Miller co-authored Going Public: the Art of Participatory Practice, with Concordia colleagues Edward Little, a professor in the department of theatre, and Steven High, a professor in the history department. The book explores diverse approaches to co-creation when working with a range of communities.

Miller is a documentarian whose films focus on timely issues such as refugee rights, water privatization, and climate change.

“When we think of ‘going public’, you have to ask yourself – who’s going? And to what public?” Miller explains. “These are complicated issues when you’re working with youth with refugee experience, because they often haven’t had the opportunity to shape their representation on their own terms. And who is listening to their story, that really matters.”


The authors spoke to over 39 socially engaged scholars and artists from around the world, to explore the ways in which they grapple with ethics, aesthetics, voice, power dynamics, safety, emergent technologies and impact. Case studies look at topics ranging from Indigenous rights to gentrification and violence against women.

Going Public is a resource for anyone who wants to engage in meaningful collaborations with community partners.”

From peace to violence: one community’s interethnic conflict

Max Bergholz published his first book, Violence as a Generative Force: Identity, Nationalism, and Memory in a Balkan Community, in 2016. It has since won numerous awards. The Bosnian translation came out 2018.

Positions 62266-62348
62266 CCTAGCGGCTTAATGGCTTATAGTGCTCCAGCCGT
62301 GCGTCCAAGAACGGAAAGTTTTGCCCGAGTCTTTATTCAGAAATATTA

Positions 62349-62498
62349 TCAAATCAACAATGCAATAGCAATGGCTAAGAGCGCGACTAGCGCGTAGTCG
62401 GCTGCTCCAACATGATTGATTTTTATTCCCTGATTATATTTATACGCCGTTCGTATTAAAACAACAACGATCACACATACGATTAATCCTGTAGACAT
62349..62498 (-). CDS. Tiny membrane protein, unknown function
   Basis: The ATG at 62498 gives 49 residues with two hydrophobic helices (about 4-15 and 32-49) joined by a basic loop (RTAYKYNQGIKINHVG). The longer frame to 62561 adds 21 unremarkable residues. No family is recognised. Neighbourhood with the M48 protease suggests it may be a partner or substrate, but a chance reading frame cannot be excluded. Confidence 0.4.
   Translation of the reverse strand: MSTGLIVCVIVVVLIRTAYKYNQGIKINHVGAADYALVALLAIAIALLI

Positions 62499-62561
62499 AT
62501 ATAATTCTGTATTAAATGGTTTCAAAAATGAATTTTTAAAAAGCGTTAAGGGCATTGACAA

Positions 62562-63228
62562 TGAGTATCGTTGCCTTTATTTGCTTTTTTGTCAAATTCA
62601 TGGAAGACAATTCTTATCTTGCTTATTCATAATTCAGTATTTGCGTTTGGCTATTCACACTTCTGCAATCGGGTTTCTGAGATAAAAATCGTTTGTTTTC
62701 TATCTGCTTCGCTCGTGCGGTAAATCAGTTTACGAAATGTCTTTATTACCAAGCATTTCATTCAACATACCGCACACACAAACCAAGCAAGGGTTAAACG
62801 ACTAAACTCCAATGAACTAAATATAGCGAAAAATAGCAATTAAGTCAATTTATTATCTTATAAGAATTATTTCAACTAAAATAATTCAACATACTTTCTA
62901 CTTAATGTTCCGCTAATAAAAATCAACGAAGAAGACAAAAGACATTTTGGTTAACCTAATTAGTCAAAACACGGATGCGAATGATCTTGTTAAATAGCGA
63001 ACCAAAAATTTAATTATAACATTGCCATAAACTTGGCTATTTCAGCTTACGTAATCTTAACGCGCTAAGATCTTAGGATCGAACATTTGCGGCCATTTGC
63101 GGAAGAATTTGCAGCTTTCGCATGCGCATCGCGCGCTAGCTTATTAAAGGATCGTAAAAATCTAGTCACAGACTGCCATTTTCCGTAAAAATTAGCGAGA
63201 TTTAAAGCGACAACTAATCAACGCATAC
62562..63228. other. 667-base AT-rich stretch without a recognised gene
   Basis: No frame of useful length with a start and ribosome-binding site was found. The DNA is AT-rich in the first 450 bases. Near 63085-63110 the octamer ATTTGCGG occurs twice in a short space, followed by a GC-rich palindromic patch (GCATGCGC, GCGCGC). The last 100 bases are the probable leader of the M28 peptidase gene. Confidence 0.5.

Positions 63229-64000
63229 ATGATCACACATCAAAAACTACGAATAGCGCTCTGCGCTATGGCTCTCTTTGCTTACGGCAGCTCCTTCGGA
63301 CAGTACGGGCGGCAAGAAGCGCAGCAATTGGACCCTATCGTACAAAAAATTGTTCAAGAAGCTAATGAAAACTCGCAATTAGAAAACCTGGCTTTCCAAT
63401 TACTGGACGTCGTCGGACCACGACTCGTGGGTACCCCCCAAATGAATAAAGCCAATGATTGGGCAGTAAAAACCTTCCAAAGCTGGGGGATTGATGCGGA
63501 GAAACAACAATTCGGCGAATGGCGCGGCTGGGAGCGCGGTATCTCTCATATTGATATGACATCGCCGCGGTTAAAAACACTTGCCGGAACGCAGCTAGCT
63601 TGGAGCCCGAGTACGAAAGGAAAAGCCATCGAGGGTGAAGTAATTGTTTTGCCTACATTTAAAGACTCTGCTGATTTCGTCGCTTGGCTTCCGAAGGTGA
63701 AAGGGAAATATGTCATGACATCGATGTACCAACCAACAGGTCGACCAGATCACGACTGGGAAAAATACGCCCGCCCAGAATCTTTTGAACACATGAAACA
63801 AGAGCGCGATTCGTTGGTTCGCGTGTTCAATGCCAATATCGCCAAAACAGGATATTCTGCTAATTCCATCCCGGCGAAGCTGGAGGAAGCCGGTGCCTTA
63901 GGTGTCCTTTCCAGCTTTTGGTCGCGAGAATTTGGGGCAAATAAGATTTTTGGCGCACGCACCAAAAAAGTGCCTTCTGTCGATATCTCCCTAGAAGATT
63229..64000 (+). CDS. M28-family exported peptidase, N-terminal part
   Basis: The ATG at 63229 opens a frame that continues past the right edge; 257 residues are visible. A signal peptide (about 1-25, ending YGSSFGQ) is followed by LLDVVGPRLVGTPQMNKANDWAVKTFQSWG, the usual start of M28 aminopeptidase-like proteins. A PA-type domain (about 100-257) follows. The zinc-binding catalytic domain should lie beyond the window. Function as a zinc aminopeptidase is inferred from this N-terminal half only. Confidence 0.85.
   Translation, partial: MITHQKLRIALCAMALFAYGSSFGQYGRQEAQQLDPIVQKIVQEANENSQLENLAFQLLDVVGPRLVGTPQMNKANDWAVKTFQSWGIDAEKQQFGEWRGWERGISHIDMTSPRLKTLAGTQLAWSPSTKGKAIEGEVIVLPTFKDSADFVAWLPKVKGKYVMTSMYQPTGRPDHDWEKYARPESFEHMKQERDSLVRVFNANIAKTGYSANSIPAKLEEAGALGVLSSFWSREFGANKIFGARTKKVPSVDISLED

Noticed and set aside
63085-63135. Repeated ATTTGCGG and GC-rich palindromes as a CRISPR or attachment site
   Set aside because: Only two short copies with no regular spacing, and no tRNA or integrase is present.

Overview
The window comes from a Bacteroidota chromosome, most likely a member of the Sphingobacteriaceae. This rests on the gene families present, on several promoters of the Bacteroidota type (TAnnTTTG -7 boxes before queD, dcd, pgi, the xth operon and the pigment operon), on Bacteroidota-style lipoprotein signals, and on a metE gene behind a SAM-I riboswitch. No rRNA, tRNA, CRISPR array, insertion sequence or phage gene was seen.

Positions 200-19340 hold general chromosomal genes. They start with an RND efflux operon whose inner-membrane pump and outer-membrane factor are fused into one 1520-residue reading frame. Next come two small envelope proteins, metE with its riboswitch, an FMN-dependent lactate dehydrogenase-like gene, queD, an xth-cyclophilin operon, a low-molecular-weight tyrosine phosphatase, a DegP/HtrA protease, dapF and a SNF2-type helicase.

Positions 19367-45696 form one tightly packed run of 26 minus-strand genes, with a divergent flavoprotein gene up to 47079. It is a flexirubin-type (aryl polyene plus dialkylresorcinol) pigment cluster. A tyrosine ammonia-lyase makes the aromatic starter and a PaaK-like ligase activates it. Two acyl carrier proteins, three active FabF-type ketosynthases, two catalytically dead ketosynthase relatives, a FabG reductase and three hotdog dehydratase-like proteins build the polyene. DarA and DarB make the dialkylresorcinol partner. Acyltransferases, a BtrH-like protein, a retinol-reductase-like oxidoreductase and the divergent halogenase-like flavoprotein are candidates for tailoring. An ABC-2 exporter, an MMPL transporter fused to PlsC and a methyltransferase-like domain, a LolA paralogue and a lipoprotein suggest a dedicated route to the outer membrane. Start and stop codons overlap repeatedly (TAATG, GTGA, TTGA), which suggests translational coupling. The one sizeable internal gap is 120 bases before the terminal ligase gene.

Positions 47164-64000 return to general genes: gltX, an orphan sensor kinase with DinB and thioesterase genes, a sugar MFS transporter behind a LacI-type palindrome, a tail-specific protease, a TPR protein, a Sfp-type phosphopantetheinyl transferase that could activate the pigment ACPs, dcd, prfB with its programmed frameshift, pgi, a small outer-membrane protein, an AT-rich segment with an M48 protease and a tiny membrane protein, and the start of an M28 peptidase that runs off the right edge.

“In this book, I tell the story of the descent of a once peaceful community into extreme violence during the summer of 1941,” says Bergholz, associate professor in the department of history.

violencemaxbergholz620 Max Bergholz, associate professor, department of history

While discussing the book, Bergholz recalls an encounter he had during the book’s promotional tour in Bosnia during 2019.

A man who had lived through the events recounted in the book asked Bergholz, “Tell me – after what they did to us, how are we ever supposed to live together again?”

“I didn’t have an obvious answer,” Bergholz recalled. “I told him that no one book can heal wounds this deep. But I believe moving forward as a community can only happen if there is courage to first look back, and reconsider how we tell the story of the violent past.”

Later on that night, Bergholz reflected once again on the encounter.

“I realized that in this exchange between historian and subject, what I had to say was not very important.”

“Of much greater significance was simply the act of being there. The real transformative power that afternoon was the encounter itself, of having taken the time to make the history I tried to tell available to those who – unlike professional historians in North America and elsewhere – must face its often crippling shadows on a daily basis as they try to live their lives. ”

Something for everyone

These are just a sample of the books available to readers – with over 55 titles, Our Books has something for any reader.

So if you’ve been meaning to crack open a good book, what are you waiting for?

Discover more publications from the Faculty of Arts and Science on the
Our Books website.